Litigation

December 9, 2015, 12pm PST
Road diets, whereby the number of traffic lanes are reduced to better accommodate cyclists, can be controversial. But what of the opposite—adding lanes to better accommodate motorists? A cyclist died after such an "improvement." A lawsuit followed.
The State Smart Transportation Initiative
March 27, 2015, 12pm PDT
The lawsuit would not restrict heights—just the opposite. Back in June, San Francisco voters overwhelmingly backed Proposition B to restrict building heights along the waterfront. The State Lands Commission sued.
San Francisco Chroncile
January 19, 2015, 8am PST
Aldo Svaldi reports on the beginnings of a condo boom in Denver, which faces risks of legal setbacks in the "litigious environment" created by Colorado's controversial construction-defects law.
The Denver Post
August 22, 2013, 8am PDT
Plan Bay Area must be doing something right as it seems to be antagonizing those on both ends of the planning spectrum. First, a libertarian group sues because of "densification", and now environmentalists sue because not enough funds go for transit.
KQED News
February 23, 2012, 12pm PST
In what may turn out to be a landmark ruling, the right of Dryden, a New York township adjacent to Cornell University to use its zoning code to ban the controversial drilling technique known fracking was upheld by the N.Y. State Supreme Court.
Pro Publica
September 20, 2011, 2pm PDT
If the lack of funding doesn't kill it, lawsuits in northern, southern, and now central California might just do it. California Watch analyzes the lawsuits facing the CA High Speed Rail Authority in the three regions of the state.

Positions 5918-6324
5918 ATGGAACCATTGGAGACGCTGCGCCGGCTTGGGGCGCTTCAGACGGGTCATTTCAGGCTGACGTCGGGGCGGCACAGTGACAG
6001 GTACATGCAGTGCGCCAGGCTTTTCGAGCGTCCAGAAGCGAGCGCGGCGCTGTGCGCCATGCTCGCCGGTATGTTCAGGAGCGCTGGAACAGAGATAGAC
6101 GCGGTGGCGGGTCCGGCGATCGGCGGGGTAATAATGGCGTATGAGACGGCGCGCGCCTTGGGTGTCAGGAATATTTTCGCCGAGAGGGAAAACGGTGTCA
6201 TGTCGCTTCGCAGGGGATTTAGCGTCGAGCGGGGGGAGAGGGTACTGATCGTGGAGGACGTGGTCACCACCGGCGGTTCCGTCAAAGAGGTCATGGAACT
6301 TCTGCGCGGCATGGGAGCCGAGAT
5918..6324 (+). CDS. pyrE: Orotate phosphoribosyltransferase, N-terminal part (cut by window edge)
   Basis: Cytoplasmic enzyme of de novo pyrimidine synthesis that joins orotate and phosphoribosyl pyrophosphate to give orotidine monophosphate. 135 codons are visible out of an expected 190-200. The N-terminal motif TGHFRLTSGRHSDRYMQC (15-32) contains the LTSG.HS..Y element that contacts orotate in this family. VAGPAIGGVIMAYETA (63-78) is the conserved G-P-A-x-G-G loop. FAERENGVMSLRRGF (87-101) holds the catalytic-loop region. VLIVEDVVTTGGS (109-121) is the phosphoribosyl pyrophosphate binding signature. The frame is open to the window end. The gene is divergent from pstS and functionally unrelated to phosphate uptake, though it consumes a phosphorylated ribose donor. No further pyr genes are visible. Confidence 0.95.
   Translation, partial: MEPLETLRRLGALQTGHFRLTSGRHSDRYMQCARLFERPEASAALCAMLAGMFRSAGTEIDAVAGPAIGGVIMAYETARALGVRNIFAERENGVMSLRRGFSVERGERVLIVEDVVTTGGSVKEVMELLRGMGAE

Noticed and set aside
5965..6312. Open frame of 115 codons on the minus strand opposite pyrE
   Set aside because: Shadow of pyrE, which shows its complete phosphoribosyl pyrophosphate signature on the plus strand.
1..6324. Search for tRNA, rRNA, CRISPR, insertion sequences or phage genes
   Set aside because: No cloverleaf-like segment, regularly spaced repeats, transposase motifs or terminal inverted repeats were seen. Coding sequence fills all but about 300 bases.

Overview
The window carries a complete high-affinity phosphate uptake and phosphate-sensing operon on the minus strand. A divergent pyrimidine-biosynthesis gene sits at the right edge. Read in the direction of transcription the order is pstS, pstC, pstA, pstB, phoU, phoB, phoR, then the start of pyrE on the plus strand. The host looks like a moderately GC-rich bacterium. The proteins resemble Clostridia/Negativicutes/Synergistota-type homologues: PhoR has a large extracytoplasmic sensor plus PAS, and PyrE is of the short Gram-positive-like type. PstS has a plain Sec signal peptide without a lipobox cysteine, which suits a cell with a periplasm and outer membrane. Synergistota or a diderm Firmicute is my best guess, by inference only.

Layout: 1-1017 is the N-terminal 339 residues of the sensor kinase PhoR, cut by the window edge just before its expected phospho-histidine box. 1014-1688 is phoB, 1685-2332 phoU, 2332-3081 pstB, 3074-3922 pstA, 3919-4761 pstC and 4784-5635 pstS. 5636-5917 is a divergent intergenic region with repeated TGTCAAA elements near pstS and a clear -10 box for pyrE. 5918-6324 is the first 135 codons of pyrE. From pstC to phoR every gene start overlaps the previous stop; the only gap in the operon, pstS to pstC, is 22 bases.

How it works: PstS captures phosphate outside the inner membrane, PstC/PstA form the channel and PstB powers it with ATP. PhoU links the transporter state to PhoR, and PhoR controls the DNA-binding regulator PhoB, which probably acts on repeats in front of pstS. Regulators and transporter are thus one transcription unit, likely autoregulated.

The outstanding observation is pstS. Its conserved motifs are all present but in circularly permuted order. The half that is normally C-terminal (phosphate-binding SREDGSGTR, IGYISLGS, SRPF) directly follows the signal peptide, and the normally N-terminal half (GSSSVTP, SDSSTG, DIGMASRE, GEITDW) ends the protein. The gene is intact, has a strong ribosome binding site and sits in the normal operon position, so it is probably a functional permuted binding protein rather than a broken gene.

California Watch via SF Chronicle
March 24, 2011, 5am PDT
Environmental justice advocates have been able to do in court what oil companies unsuccessfully attempted at the polls in November: deal a severe blow, if only temporarily, to CA's landmark climate law AB 32 by challenging the cap & trade provision.
San Francisco Chronicle
December 9, 2010, 8am PST
A U.S. Court of Appeals has upheld a 2008 District Court ruling allowing a regional air quality district to manage land use for the improvement of air quality. CA's Central Valley Air Dist. now has a lawful Indirect Source Review or sprawl fee rule.
AP via The Fresno Bee
September 27, 2010, 9am PDT
Arlington County's litigation of construction of three High Occupancy Toll lanes based on civil rights violation (because of exposure to air pollution of those living near I-95/395) has prompted the bi-partisan wrath of 2 of VA's top state senators.
The Washington Post
June 24, 2010, 10am PDT
The perils of drinking and driving have been well documented - but what of drinking and riding the subway? While the latter only endangers oneself for the most part, crashes can still happen - in this piece, a $2.3 million award was overturned.
The New York Times - N.Y. / Region
December 5, 2009, 5am PST
At its Dec. 3 meeting, the CA HSR Authority board members unanimously voted to 'decertify' the program EIR to comply with a judge's order in a suit brought by Peninsula cities and rail and environmental nonprofits over the corridor to the Bay Area.
San Jose Mercury News
July 6, 2009, 11am PDT
The CA Attorney General wants cities to take their housing obligations seriously - so much so that he has joined a 2006 lawsuit against the Alameda County suburb of Pleasanton over a 'housing cap' of 29,000 units approved by its voters in 1996.
CBS Broadcasting
January 19, 2009, 12pm PST
One down, nine to go - that's how many hwy projects Gov. Schwarzenegger wants exempted from environmental review in order to be 'shovel ready' for the Obama stimulus. Hwy 50 was settled to the delight of enviros who negotiated a big win for transit.
The Sacramento Bee